Planted in the garden opposite the headquarters of the Calouste Gulbenkian Foundation, in Lisbon, a model of the iconic rocket painted with red and white squares sets the tone. Inside the building, the exhibition Hergé, dedicated to the creator of Tintin, has a nucleus dedicated precisely to the album Tintin – Rumo à Lua, where sketches, drawings, previous studies and models presented how one of these stories was born.
But there is more to see and learn beyond the iconic reporter who first appeared on January 10, 1929, in the pages of the youth supplement Petit Vingtième.
The exhibition, promoted by the Hergé Museum, in Belgium, and already presented at the Petit Palais, in Paris, is organized into nine groups that explore different facets of the author’s work and personality.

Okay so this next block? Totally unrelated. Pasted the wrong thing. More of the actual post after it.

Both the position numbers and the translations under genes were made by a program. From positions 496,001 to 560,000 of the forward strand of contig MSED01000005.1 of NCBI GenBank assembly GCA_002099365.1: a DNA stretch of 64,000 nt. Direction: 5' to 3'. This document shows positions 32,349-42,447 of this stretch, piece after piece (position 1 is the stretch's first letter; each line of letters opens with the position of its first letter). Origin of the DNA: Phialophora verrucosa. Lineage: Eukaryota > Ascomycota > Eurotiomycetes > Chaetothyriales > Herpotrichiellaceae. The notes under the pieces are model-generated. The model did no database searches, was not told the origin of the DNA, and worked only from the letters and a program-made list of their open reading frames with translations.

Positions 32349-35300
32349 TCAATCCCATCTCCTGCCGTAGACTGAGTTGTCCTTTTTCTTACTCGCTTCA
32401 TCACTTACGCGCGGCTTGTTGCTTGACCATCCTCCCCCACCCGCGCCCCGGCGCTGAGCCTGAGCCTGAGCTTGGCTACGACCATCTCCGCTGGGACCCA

‘Hergé, the art lover’, for example, shows how this passion enriched his imagination and reveals his collector’s facet – his private collection included works by Jean Dubuffet, Lucio Fontana and Serge Poliakoff, here apar, as well as the portrait of Hergé by Andy Warhol.
On the other hand, ‘Success and the storm’ focuses on the period in which German troops occupied Belgium and the newspaper Le Vingtième Siècle, where Tintin’s vignettes were published, is extinct. «For the designer, World War II coincides with a period of success: never had his albums in circulation at Casterman been so large. But it was, above all, the time of its graphic maturity. Pressed by the editor, […] Hergé finally adopted the color in The Mysterious Star”, explains the foundation.
The exhibition Hergé is on patent until January 10th at the main gallery of the Calouste Gulbenkian Foundation.